The Roar Of Bagh

While the world goes black and white add colour to your life with YuvaWave roaring collection of bagh print sarees stand out in the crowd and lead a new path of style.

From a near forgotten tribal art in a small village in Dhar district of Madhya Pradesh, today Bagh prints have left an imprint in the textile and art world. Blocks based on traditional motifs inspired by the 1,500-year-old paintings found in caves in the region, these motifs include chameli or jasmine, maithir or mushroom, leheriya and jurvaria or small dots on the field. Apart from the different moods and landscapes the motifs evoke, the prints have a distinctive muted loveliness which mimic the best and most sophisticated screen printing. Also the Bagh printed saree textiles are extremely soft which is attributed to the repeated washes they get in the Bhagini river. The process involved is tedious where materials such as cotton, tussar, silk and crepe are first soaked overnight and then dried. It is then soaked in a special paste and then once again washed, bleached and dried thus ready for printing. For printing, a small sized plastic tray is prepared with a bamboo jaali fitted on which black or red paste is applied. Over this, layers of thick wet cloth are placed that soak in the colours. The block is then dipped into it and placed with a light touch on the saree which is stretched on a table with a stone slab covered with seven layers of jute. Once the printing is done, the sari is dried and kept aside for eight days. The final stage is to hold it in running water of the Bhagini. Thereafter, it is dried again and put in the bhatti mixed with dhawala flowers and alzarin. Bleaching and drying follow. And finally, a beautiful Bagh printed saree is ready.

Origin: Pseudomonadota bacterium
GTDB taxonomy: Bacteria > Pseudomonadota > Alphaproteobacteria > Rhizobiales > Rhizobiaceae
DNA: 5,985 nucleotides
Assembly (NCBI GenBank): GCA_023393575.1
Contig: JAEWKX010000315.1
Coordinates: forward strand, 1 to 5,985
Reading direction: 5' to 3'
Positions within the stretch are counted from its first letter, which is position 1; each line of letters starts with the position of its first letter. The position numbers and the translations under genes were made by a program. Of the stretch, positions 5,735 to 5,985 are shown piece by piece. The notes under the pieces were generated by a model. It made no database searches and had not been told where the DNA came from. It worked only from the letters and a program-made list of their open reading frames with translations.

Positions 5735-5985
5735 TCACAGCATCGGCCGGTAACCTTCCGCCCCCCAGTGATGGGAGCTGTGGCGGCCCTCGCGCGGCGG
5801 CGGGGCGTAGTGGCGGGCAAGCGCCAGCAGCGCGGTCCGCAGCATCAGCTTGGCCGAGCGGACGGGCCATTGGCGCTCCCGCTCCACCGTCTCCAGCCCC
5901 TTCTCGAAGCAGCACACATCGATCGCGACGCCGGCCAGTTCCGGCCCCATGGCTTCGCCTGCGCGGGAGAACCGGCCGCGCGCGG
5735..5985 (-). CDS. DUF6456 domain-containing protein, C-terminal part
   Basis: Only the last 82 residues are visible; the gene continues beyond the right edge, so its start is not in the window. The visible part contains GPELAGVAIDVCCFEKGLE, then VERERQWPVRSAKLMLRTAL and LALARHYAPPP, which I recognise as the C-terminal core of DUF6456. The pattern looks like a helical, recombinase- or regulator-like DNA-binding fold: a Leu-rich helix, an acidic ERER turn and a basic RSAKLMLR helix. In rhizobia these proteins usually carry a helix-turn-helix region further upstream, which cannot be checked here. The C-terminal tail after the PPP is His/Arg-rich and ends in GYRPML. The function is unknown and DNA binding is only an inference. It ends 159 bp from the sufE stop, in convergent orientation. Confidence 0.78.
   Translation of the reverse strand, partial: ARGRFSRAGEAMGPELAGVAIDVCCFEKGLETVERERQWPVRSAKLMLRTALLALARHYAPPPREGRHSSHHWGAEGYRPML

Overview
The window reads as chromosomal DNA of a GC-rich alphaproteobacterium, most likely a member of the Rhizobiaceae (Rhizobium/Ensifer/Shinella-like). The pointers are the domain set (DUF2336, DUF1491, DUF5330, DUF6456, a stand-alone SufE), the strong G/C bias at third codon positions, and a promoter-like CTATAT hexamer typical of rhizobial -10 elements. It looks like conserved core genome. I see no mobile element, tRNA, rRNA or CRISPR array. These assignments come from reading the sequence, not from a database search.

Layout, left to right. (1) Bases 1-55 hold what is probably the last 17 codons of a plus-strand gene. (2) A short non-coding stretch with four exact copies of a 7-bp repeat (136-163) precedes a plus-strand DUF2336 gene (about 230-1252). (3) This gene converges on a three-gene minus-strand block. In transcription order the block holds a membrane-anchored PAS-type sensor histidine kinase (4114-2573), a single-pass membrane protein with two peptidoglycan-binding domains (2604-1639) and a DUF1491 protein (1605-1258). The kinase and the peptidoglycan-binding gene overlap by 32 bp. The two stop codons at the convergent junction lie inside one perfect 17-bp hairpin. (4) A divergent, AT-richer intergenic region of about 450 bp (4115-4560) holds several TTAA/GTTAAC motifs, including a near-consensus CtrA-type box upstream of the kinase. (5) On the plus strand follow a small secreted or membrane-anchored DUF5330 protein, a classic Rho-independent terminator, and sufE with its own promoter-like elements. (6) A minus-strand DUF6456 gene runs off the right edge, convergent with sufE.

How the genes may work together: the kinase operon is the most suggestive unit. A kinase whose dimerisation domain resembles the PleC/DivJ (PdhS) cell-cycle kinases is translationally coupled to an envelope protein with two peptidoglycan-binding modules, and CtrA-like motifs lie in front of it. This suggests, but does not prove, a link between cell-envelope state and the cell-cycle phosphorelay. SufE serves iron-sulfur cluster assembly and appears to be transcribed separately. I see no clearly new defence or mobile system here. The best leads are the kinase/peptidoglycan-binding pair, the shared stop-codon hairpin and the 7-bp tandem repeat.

History of Bagh Print Sarees

Bagh print sarees are solely created by muslim Khatri community from Bagh village in Madhya Pradesh. History has it that the Khatri community practiced the unique textile printing technique called Ajrak prints in Sindh which is in current day Pakistan but due to harassment by a Brahmin king, they were forced to move to Pali in Rajasthan. However, a severe famine forced them to move from Pali to Gautampur in Malwa region and subsequently to Manawar in Madhya Pradesh. In 1962, their decision to move to Bagh village was mainly dependent on the fact that the village hosted river Bhagini, a perennial resource very important for this kind of work. While continuing with their block prints of Ajrak, they began to redefine its concept, process and look to meet the local trends and practices in the region and renamed the art form as Bagh prints. Tedious and time consuming, while the process of making bagh print silk and cotton sarees involve use of 200 to 300 wooden blocks that sport traditional motifs inspired by ancient paintings, these motifs have the potential to invoke different moods and feelings and they have a muted charm that surpasses the most sophisticated screen printing technique.